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Lethal injection: can pharma kill the death penalty?

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A recent problematic execution by lethal injection has reignited the debate about the ethics of using medical products to kill. In October, Oklahoma prison inmate John Marion Grant was executed by a lethal injection. Strapped to a gurney, Grant convulsed and vomited – highly unusual for the procedure – after being given midazolam, a sedative and the first of three drugs that are usually administered for lethal injection. Grant was declared unconscious around 15 minutes after receiving the first injection and died roughly six minutes after that. Extreme shortages resulting from the EU’s and pharma companies’ anti-execution moves have seen states seek alternative supplies illicitly from overseas manufacturers , obtain them from less-than-reputable compounding facilities and manufacturers , and experiment with alternative drugs and untested combinations . Now, this botched procedure – Oklahoma’s first lethal injection in six years after a spate of flawed executions in 2014 and 2015 – h

Georgia | Ahmaud Arbery: Three US men guilty of murdering black jogger

From left Travis McMichael his father Gregory McMichael and William Roddie Bryan Jr
Three white men have been found guilty of killing a black jogger last year in a case that became a rallying cry to racial justice protesters.

Ahmaud Arbery, 25, was shot on 23 February 2020 in a confrontation with Travis and Gregory McMichael and their neighbour, William Bryan.

The defendants said they acted in self-defence during a citizen's arrest; prosecutors said race was a factor.

The men now face minimum sentences of life in prison.

A mainly white jury of 12 people deliberated for about 10 hours before returning their verdict at around midday on Wednesday.

The trio were found guilty of murder, aggravated assault, false imprisonment and criminal intent to commit a felony.

In February the three men will face another trial in a federal hate crimes case, alleging that they targeted Arbery because he was black.

How did Ahmaud Arbery die?


Arbery was out jogging in the afternoon on the outskirts of the coastal city of Brunswick in Georgia.

The elder McMichael, a neighbourhood resident, told police he believed Arbery resembled the suspect in a series of burglaries in the suburban community of Satilla Shores.

Police have said no reports were filed regarding these alleged break-ins, and no stolen property was found in Arbery's possession.

The McMichaels armed themselves with a pistol and a shotgun and pursued Arbery, who was unarmed, in a pickup truck through the neighbourhood. Bryan later joined the pursuit.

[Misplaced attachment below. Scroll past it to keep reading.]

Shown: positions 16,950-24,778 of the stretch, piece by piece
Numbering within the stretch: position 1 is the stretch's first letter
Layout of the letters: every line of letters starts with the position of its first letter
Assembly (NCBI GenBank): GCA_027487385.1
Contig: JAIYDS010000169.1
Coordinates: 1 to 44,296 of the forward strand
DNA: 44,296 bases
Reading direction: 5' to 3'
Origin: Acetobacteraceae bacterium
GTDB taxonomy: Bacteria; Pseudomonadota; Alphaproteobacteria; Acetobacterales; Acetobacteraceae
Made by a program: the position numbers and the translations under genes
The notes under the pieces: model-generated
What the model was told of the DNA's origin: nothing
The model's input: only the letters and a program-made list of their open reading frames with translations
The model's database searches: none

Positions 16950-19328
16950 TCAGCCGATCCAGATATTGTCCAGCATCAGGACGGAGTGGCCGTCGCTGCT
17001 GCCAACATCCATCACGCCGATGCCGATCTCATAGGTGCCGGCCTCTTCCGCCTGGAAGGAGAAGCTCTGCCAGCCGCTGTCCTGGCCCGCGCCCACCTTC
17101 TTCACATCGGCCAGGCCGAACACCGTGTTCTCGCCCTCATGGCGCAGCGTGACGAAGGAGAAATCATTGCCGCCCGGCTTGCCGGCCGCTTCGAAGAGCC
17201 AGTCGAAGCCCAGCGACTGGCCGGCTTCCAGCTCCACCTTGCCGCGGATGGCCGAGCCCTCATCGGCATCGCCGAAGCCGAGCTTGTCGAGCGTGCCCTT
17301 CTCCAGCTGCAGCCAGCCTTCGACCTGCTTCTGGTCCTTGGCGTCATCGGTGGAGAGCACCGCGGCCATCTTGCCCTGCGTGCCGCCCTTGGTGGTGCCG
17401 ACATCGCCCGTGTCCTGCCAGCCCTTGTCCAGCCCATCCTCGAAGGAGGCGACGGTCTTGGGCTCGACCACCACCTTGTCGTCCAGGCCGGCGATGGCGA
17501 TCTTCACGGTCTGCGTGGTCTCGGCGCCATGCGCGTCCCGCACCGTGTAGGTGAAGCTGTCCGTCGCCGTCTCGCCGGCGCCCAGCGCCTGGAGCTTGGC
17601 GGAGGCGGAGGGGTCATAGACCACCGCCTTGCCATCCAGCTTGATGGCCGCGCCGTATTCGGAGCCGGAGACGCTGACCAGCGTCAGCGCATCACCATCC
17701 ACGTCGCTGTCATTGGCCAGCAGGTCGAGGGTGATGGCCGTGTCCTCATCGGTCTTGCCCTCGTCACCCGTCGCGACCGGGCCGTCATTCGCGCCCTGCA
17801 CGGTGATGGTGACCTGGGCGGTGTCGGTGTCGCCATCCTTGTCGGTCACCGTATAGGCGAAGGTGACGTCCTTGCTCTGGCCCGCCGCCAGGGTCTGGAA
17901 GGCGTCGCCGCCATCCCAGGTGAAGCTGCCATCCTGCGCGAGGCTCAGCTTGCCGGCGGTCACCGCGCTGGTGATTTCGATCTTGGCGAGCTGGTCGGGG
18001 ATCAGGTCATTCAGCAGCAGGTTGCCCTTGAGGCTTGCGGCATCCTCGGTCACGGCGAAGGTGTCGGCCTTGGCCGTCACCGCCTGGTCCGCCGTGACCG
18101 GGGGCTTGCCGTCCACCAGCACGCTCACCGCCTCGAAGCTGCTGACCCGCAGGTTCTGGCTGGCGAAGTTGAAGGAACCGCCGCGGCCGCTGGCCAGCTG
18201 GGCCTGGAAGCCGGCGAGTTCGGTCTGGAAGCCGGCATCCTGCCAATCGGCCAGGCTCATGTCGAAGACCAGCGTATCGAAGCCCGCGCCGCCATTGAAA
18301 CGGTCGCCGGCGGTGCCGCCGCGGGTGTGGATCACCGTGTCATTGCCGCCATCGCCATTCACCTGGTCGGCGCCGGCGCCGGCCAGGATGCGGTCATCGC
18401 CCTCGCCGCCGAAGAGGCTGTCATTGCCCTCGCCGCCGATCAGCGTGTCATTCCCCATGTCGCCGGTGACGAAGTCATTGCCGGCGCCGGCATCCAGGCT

The jury heard a 911 call in which the elder McMichael told an operator: "I'm out here in Satilla Shores. There's a black male running down the street."

The younger McMichael testified during the trial that he tried to talk to Arbery while the two were still in their truck and Arbery never responded.

He got out of the truck and fired his shotgun at Arbery during a struggle. Travis McMichael claimed self-defence, saying Arbery grabbed at his gun.

Three shots were fired.

A post-mortem examination showed Arbery had two gunshot wounds in his chest, and a gunshot graze wound on the inside of one of his wrists.

Gregory McMichael, 65, his son Travis, 35, and their neighbour William "Roddie" Bryan, 52, were arrested in May 2020.

Prosecutors alleged that Travis McMichael used a racial epithet and an expletive directed at Arbery as he lay on the ground. The men deny racism.

What was the key footage?


Video was central to this case.

The first key piece of footage was a 36-second mobile phone clip showing Arbery's death.

That was filmed by William Bryan, who was in a vehicle following Arbery, and it surfaced publicly on 5 May 2020.

The clip shows Arbery trying to bypass a pickup truck ahead of him on the road and then struggling with Travis McMichael. There is muffled shouting and three gunshots are heard.

The elder McMichael is seen standing in the bed of the pickup as the pair struggle.

The clip sparked a nationwide outcry and was swiftly followed by criminal charges.

Five days later footage from a surveillance camera emerged, showing a black man in a white T-shirt - believed to be Arbery - at a home construction site shortly before the shooting.

He is seen walking on to the site and looking around for a few minutes before jogging down the street.

During the trial, the site's owner, Larry English Jr, testified that the man in question had not disturbed or damaged his property during the visit.

Mr English said cameras had spotted other people - including children and a white couple - trespassing on his property, but he never authorised the McMichaels to enter his property or confront anyone.

Jurors were also shown police bodycam footage from the aftermath of the shooting.

Source: BBC News, Staff, November 25, 2021


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"One is absolutely sickened, not by the crimes that the wicked have committed,
but by the punishments that the good have inflicted." -- Oscar Wilde

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